Re: Standards for Indian henna powder (and the dye is: *drum roll*)


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Posted by Maureen on September 17, 2002 at 05:17:57:

In reply to: Re: Standards for Indian henna powder (and the dye is: *drum roll*) posted by Catherine Cartwright Jones on September 16, 2002 at 22:43:36:

: Why would it be economically unfeasible for India to get powder out
: the door without scrap, grit and dye when Pakistan, Iran, Morocco,
and
: Yemen seem to be able to do so?

My thoughts are that it is not economically unfeasible for henna
powder from India to be put out without the dyes, grit etc. As you
have stated, it is just that it is politically feasible to put out
henna that is full of the dyes, grit, sand etc. Henna powder from
India is just much much cheaper than the henna powder I have gotten
from any other place. There is significant difference in the prices
of kilos of Indian henna powder compared to the prices I have had
quoted from anywhere else. And the shipping prices are also lower
though not as significantly. Henna powder from India is being sold
all over the world and I don't think the desire in most of the world
is as much for the purity as it is for the price. Indian henna
powders can and do seem to still be able to underprice the others.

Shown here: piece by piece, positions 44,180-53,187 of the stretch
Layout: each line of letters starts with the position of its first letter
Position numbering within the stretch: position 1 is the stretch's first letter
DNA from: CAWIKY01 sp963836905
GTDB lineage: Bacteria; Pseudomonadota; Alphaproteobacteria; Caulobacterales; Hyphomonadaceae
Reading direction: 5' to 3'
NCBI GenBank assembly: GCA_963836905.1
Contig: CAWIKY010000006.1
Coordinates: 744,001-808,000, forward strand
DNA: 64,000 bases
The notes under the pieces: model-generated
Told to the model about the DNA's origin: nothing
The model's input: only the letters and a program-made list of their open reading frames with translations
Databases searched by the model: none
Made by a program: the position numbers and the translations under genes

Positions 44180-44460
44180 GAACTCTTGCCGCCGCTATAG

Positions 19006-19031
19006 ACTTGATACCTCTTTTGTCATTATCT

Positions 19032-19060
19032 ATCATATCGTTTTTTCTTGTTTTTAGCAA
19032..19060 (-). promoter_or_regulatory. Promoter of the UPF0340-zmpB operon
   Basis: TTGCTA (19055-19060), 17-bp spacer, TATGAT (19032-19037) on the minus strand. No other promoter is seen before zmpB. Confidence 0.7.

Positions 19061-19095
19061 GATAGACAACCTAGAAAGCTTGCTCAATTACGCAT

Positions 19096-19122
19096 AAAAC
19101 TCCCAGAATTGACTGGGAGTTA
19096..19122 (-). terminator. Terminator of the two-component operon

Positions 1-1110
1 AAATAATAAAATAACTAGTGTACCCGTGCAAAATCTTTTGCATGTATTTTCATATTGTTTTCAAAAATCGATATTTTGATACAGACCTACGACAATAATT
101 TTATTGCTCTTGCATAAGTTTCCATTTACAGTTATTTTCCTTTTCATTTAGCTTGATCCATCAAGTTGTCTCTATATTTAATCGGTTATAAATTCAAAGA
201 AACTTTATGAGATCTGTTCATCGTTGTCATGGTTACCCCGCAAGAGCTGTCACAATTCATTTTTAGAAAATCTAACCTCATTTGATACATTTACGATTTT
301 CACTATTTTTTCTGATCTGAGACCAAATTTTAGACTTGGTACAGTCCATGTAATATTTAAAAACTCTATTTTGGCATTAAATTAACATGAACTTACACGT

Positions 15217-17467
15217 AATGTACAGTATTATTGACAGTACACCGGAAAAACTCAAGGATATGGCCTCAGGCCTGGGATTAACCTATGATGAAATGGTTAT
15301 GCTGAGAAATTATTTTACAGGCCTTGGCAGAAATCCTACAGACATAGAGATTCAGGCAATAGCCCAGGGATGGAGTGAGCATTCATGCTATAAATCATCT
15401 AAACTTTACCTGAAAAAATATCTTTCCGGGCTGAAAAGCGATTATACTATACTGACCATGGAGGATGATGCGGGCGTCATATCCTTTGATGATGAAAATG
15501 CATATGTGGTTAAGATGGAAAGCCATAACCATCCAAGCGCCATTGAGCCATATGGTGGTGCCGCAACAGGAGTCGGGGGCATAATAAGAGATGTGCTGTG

It would be interesting to me to know how much of the Indian henna
powder export market is represented by henna powder coming to the
U.S. If it is significant, then we have an opportunity to impact
change in the purity. If the U.S. market is just a small portion,
then we have far less opportunity to impact change in purity.

I received some samples over the past four months of Indian henna
powder. All dyed. Some to just a ridiculous extent. I replied to
each about not desiring henna powder with dye...some also about the
lack of sifting. I received no response at all back from
some...LOL!!! ONE...ONE...however responded that they would sift the
powder to my expectation and there would be no additives...spelled
dyes. Of course I didn't know then that there is dyed sand in the
henna powder. But, I agreed to an increase in price...25% to get it
in the condition I specified. I am expecting it any day now. It
will be interesting to see how it comes. It will be interesting to
see if stipulating clearly what your standards for acceptance are and
paying the additional cost for the henna powder will actually lead to
a change in the purity. I thought it was worth paying the cost to
see.

I think that if we raise the bar on purity, we may well have to raise
what we are willing to pay. Also, if we are going to raise the bar
on the standard, that we have to let people know where the bar is